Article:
Indeed what you have said is very true. A sadhu’s talks should always aim to divert the attention of the devotees from the ephemeral to the everlasting. The available distractions create enough disaster due to the mind being unnecessarily occupied with temporary objects. A little dwelling on God, induced by a saint brings immeasurable peace in people’s minds. Once the peace is tasted in small measures, the mind will restrain itself and turn to higher things in life. A collective gathering of devotees at any place whether its an ashram or home has always a salutary effect.
      I am happy that you remember our what is called ‘Home Satsangs’. There devotees have the chance to interact with monks by raising many a doubt and discussion in informal way clears lot of our misinformation.
      May Sri Sri Thakur guide you ever is my prayer!
      Swami Vimokshananda


      1. Maharajji!
        Thanks for your prompt reply! Your reply is a great blessing to me from you.
        Recently we passed through an occasion called ‘Phala Haarini Kaali Pujaa‘.
        So may I request you to kindly enlighten us in your blog regarding this momentous event.
        I am eager to know more in detail about this Kali puja.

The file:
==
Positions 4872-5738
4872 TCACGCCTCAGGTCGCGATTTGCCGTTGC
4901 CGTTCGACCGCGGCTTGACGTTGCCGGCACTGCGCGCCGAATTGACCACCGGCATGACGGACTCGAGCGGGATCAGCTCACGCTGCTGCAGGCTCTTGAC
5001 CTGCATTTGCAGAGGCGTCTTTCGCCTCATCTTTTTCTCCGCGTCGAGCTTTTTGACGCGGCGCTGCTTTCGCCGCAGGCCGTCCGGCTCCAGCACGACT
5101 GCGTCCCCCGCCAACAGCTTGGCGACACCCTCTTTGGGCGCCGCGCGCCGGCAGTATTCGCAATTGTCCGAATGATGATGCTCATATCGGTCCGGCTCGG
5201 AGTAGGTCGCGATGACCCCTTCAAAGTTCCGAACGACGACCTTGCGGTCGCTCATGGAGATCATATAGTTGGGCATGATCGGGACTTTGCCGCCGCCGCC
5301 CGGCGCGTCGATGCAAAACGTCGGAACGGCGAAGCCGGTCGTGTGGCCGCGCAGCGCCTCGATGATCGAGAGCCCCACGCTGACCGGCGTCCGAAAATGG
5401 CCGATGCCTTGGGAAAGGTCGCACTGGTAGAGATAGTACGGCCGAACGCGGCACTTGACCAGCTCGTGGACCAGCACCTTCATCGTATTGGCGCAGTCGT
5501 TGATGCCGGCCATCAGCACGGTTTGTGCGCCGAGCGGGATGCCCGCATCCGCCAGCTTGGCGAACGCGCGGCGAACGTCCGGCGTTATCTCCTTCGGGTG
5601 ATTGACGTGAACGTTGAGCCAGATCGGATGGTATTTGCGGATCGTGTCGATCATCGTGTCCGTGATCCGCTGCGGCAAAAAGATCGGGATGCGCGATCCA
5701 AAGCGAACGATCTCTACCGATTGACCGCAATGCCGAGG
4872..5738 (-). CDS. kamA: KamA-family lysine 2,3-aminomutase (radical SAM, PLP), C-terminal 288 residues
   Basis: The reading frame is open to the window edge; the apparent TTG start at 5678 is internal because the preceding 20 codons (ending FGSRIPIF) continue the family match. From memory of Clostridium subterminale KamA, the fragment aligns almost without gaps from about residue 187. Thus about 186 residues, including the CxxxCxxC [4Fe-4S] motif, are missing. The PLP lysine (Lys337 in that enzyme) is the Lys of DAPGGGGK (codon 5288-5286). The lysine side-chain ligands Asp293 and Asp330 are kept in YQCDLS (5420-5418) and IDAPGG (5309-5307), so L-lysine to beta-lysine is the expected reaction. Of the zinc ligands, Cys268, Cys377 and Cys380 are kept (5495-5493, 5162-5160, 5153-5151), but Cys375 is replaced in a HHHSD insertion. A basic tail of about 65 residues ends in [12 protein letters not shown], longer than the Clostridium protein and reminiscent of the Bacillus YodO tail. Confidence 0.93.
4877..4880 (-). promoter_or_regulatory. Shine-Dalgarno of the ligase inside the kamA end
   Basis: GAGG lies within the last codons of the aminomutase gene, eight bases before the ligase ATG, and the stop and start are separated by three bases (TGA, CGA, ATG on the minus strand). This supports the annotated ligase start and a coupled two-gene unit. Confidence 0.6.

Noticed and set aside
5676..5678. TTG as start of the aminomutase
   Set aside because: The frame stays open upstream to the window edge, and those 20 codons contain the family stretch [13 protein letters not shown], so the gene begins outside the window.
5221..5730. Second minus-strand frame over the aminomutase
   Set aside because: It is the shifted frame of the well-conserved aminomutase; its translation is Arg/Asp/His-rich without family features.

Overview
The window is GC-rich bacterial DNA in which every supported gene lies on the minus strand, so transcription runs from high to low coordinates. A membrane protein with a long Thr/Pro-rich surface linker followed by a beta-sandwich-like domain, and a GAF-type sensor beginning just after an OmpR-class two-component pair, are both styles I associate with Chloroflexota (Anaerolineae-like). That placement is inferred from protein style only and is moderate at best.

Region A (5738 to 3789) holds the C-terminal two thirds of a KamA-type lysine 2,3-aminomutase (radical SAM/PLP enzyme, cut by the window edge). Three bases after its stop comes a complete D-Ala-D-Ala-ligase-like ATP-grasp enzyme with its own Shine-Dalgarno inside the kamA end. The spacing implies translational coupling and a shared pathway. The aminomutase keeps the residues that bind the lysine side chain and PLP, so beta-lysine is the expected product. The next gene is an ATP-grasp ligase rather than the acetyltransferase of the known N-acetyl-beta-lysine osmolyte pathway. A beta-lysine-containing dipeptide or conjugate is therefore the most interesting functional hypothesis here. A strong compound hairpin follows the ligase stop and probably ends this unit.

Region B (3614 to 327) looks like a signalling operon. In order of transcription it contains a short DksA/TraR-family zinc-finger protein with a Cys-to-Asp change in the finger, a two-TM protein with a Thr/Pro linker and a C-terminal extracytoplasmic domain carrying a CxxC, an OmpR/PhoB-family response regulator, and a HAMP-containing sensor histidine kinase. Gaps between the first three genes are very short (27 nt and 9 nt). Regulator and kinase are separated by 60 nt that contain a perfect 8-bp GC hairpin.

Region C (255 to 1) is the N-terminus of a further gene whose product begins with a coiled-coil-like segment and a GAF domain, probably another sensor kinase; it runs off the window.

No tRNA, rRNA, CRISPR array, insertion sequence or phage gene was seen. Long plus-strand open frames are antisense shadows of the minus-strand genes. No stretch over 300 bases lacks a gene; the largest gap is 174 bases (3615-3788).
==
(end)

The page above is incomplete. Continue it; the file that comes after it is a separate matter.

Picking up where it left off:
Hope you will keep my request.
        Madhumita Ghose (Typhoon)
        Kolkata, India


  6. Most Revered Maharaj,
    Life seems to be quite funny at times. Being in the core of the mundane world makes us mix with the worldly affairs – earning respect, job and money to satiate our image in front of the society becomes of utmost importance, and thus we rule out the importance of dis-attachment towards all this sham and pursue what is real- attaining a hundred percent submission to Master.
    I have been hazed like this, for quite sometime until I came across this article.
    With tearful eyes, I bow down to the greatest Sons of Master, and to you as you have provided thus with such an article.
    Need blessings Maharaj, so that this state of real becomes permanent, and so that the wavering mind is ruled off to one steady infinite state-to the realm of Sat-chid-Ananda!
    Kripa, Kripa,Kripa!, Sasthang Pranam


    1. ||Sri Ramakrishna sharanam||
      Dear Sabuj
      I am happy to see your bhavapurna -emotion filled- outpourings. The symptoms of God intoxication include swelling tears of joy on hearing the Lord’s name. As the saints sing “kripa hi kewalam”, we await that wonderful kripa grace praying with our pleadings ‘kobe hobe’ – when will that happen?
      May Sri Sri Thakur guide you ever is my prayer!
      Swami Vimokshananda


  7. Respected Maharaj,
    Thousands of salutation for re-publishing this article.
    Another request: please sometimes tell us about Swami Madhabanandaji, Sankaranandaji and also Shantanandaji or any other Swamiji of old days.